Connect the right-wing dots

The new Gang of Five Majority on the Wake County Board of Education that wants to resegregate the schools continues to claim it is carrying out the wishes of the majority of parents in Wake County.

Never mind the 94.5 percent of parents who said in a recent survey that they were satisfied with their child’s school.

The Gang of Five is really speaking for a small right-wing ideological sliver of the county led by folks like Art Pope and Bob Luddy whose goal is to dismantle and privatize public education with vouchers and tax credits.

The decision by the Gang of Five to hire the right-wing Civitas Institute to conduct board trainings ought to remove any doubt about who is pulling the strings of the new majority.

According to the group’s latest nonprofit tax return, Pope contributed $1.62 million of the $1.66 million that Civitas raised in 2008.

The staff members of Civitas are unabashed supporters of vouchers and tax credits. They fight efforts to reduce class size, oppose funding for early childhood programs for at-risk kids, and routinely call for less support for teachers and school administrators.

The chair of the Civitas Board is conservative businessman Bob Luddy, who just happens to have been the largest single  indivdual contributor to the campaigns of the four members of the Gang of Five elected this fall.

Luddy is also a strong proponent of vouchers and runs both a charter school and a private school, the Thales Academy, with campuses in Apex and Wake Forest.

Gang of Fiver and Wake Board Chair Ron Margiotta is on the board of Thales Academy.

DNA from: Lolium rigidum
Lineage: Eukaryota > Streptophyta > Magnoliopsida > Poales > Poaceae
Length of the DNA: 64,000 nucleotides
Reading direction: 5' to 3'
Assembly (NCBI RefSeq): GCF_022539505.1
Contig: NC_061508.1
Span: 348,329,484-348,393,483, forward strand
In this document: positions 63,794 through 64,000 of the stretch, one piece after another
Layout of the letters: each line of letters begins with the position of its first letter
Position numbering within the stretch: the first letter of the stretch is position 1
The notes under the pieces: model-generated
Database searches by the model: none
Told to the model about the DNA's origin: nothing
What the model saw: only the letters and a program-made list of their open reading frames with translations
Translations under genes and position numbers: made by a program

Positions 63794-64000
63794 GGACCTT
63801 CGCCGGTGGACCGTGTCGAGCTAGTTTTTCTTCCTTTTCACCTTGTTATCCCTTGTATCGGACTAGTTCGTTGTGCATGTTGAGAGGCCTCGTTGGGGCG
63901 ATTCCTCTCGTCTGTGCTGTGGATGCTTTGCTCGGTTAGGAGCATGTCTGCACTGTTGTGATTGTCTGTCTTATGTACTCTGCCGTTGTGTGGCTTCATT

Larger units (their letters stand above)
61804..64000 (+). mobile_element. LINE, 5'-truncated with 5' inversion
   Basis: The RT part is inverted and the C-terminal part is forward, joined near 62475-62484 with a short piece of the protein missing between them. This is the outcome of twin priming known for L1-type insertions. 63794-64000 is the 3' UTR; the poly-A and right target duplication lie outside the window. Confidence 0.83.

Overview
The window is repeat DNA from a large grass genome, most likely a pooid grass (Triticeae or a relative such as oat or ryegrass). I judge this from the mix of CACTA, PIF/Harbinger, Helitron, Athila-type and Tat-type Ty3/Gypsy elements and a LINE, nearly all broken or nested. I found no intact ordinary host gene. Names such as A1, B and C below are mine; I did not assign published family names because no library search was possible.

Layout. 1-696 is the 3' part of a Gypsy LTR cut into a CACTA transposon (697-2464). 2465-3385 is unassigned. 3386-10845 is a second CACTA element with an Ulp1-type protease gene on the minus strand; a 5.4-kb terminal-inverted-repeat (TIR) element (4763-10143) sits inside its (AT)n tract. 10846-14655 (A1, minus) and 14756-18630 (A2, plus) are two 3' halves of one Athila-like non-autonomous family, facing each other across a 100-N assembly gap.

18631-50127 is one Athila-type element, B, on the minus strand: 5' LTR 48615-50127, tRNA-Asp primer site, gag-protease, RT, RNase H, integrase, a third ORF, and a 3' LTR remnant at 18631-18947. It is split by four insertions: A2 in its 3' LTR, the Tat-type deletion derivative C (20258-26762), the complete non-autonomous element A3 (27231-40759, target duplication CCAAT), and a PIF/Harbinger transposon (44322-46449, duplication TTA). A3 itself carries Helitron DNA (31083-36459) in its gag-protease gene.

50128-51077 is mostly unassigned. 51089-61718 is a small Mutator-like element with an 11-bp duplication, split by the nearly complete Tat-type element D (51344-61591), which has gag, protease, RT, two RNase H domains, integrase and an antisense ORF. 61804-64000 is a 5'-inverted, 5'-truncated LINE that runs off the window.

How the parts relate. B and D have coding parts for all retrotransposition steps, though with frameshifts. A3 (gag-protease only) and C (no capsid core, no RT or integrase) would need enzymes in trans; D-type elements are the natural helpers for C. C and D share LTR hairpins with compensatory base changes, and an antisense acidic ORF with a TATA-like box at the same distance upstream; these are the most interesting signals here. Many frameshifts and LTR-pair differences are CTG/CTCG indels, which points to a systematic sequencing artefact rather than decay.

The Director of the Pope Civitas Institute is Frances De Luca, who used to run the North Carolina chapter of Americans for Prosperity (AFP), the group that staged a rally in support of the new board majority before a December meeting.

Pope is not only a big contributor to AFP, he serves on the national board.

The AFP rally was led by staff member Chris Farr, the ex-wife of Republican lawyer Thomas Farr, recently hired by the Gang of Five to audit the school board’s legal expenses and provide other legal advice.

Emails from Margiotta’s Wake County account show he was actively seeking guidance from the Pope/Luddy axis right after the election.

Lindalyn Kakadelis copied Margiotta on an email she sent to Bob Luebke of the Civitas Institute and Terry Stoops of the Locke Foundation on November 12 in which she said she talked to Margiotta and he said he wanted her to meet with the newly elected school board.

Kakadelis is the director of the N.C. Education Alliance, a project of the Locke Foundation. Stoops replied that he knew Civitas wanted to do a school board training.

Now it appears that Civitas will be hired to “train” the new board even though the group has never before conducted school board trainings.

Maybe the first lesson can be to explain how all the parts of the Pope/Luddy axis fits together in its drive to destroy public education as we know it.


  1. Steve Harrison

    March 1, 2010 at 5:08 pm

    If I were a gambling man, I would bet that these “trainings” will focus on enriching the board members with bent statistics on student performance to reinforce their anti-diversity position and provide them with talking points.

    Great dot-connecting, Chris.

  2. Gordon

    March 1, 2010 at 9:30 pm

    This organization presented a program at a civic club I’m a member of and presented a very distorted picture of our local school system. It was apparent that presenter, Luebke, was unable to disseminate data from the state statistical profle and make a factual presentation regarding funding, test, and employee data. The aim was to discredit the local public school district and direct attention to charters, vouchers, etc.